Tuesday, June 27, 2017

Submit to Ireland

After visiting Ireland and meeting “real Irishmen” it was evident that the Irish people hold their history dear to them. As a group, we went on many tours and we were met with the same charismatic, knowledgeable, and proud Irish person everywhere we went.
I think the Irish identity is something that has only gotten stronger with time. The Irish are proud and resilient. Throughout history, the Irish have fought countless battles to secure the rights of their people, and although they were often unsuccessful, the Irish never gave up, they never wavered, and they always came back stronger than before.

While in Dublin, the mark left by the leaders of Easter Rising was shown almost everywhere. When we met at the Spire, we stopped at the General Post Office which was the site the rebels declared Ireland an independent republic. We were able to see the bullet holes on the pillars, and also the proclamation.

Mural of Bloody Sunday
Another event in history that left its mark was Bloody Sunday. In Northern Ireland, "The Troubles" were a turning point in their history and are remembered across the city of Derry. As we were walking through the Bogside, we were able to see the various murals on the sides of buildings depicting scenes from Bloody Sunday. There were also various flags, plaques, and memorials to commemorate the lives lost and battles fought.
 In Derry, I could still feel a divide between the people. There was an awkwardness to the community as if everyone was walking on eggshells, but at the same time displaying their views aggressively enough to warrant a similar behavior on the other side.

A reoccurring theme in our class readings is that the Irish people are extremely hospitable, and I definitely saw that in both Dublin and Derry. Even our servers at restaurants were extremely kind even though they didn’t have to fake it just to get tips, and the people at the stores we shopped in were welcoming and helpful.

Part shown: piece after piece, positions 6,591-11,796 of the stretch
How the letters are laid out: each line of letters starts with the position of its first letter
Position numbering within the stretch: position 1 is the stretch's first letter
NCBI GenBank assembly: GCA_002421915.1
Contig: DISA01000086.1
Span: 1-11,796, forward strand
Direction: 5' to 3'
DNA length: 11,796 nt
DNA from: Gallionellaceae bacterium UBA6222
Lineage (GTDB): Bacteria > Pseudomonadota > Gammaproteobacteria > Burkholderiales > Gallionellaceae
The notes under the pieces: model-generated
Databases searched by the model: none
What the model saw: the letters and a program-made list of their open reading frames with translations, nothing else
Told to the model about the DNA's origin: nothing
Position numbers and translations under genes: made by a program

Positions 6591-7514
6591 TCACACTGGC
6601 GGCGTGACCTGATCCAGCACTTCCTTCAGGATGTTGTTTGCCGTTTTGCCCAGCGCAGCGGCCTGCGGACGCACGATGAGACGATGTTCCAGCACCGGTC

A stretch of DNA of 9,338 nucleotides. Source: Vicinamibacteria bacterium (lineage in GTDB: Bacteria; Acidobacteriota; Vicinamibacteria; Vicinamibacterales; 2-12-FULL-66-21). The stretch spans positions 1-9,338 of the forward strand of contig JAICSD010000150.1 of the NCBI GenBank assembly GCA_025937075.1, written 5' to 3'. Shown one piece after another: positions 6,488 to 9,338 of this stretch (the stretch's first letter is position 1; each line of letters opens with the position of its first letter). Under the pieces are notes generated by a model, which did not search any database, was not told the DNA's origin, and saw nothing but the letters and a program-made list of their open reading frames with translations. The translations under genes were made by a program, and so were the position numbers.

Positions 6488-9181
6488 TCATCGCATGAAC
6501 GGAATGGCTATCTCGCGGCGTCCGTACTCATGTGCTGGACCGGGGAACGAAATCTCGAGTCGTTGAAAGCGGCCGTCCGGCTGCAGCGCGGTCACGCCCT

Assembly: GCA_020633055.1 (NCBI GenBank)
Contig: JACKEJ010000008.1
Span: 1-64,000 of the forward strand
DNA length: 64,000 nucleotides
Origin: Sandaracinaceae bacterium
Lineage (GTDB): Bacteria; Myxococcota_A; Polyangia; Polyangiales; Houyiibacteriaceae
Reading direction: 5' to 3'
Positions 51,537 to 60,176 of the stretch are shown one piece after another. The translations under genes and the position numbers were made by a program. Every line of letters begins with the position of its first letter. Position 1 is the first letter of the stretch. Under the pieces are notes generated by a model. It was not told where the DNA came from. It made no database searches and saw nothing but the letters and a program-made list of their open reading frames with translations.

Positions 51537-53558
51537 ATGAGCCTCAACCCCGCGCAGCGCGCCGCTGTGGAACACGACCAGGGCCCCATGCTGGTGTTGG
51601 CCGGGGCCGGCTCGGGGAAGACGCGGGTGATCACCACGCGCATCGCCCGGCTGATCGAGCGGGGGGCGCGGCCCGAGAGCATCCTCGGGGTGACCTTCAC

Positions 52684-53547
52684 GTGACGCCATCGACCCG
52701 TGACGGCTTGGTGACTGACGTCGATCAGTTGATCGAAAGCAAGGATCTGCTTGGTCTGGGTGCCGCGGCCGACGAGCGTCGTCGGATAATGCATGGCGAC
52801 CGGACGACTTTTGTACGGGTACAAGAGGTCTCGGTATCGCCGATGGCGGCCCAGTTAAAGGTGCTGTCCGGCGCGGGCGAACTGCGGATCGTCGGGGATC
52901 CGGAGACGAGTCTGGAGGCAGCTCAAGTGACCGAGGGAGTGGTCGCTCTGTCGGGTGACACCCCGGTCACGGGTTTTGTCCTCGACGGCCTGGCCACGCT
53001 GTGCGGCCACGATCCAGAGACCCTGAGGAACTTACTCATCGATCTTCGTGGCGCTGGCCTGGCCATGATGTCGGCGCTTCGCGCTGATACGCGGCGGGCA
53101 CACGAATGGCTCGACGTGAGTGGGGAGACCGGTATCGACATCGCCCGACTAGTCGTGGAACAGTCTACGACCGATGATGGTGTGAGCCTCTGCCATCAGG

I was expecting people to not be so fond of Americans, but the whole time I was there, I never encountered someone that treated me poorly. Robert Bell speaks of the Irish hospitality in Document B when he says, “Such a visit, so far from being deemed an intrusion, gave pleasure to every individual of the family, who were not only impelled by their natural feelings, but conceived themselves bound by a kind of sacred duty, to perform those acts of hospitality.”

Another personal example of mine is when we hiked to the top of Killiney Hill and I managed to come into contact with stinging nettle. I was honestly freaking out and so scared I was about to have a major reaction to it, but then a local man offered his help.
He stopped what he was doing and began to search through the brush for another type of plant to help the pain. Instead of just pointing it out, he got me the plant and helped me try to stop the burning. That just shows how kinds and selfless the Irish are and how willing they are to lend a hand.

The thing that stuck me the most was the history. Our country is relatively young, so to be able to see buildings, churches, schools, and castles that date back 1000 years, it was amazing. We cant get that here.
When a few of u went into the church Christ cathedral, my jaw dropped as I stepped in. I’m not a very religious person, but the sheer beauty of the building and its contents was almost bringing me to tears. I’ve honesty never seen anything like it.
Overall, I'm obsessed with my experience on this trip and I have so much respect and love for Ireland and its people. If I had a word of advice for future students going on this trip it would be: Submit to Ireland, experience all it has to offer even if it scares you. This trip has given me a gift that I will forever cherish. I was confined to my American bubble, but now I feel more aware of the world we live in, not to mention I've made such wonderful friends.

 Now that I’ve been to another country, I’m addicted, all I want to do is travel more, experience more, and see more. where shall we go next?

No comments:

Post a Comment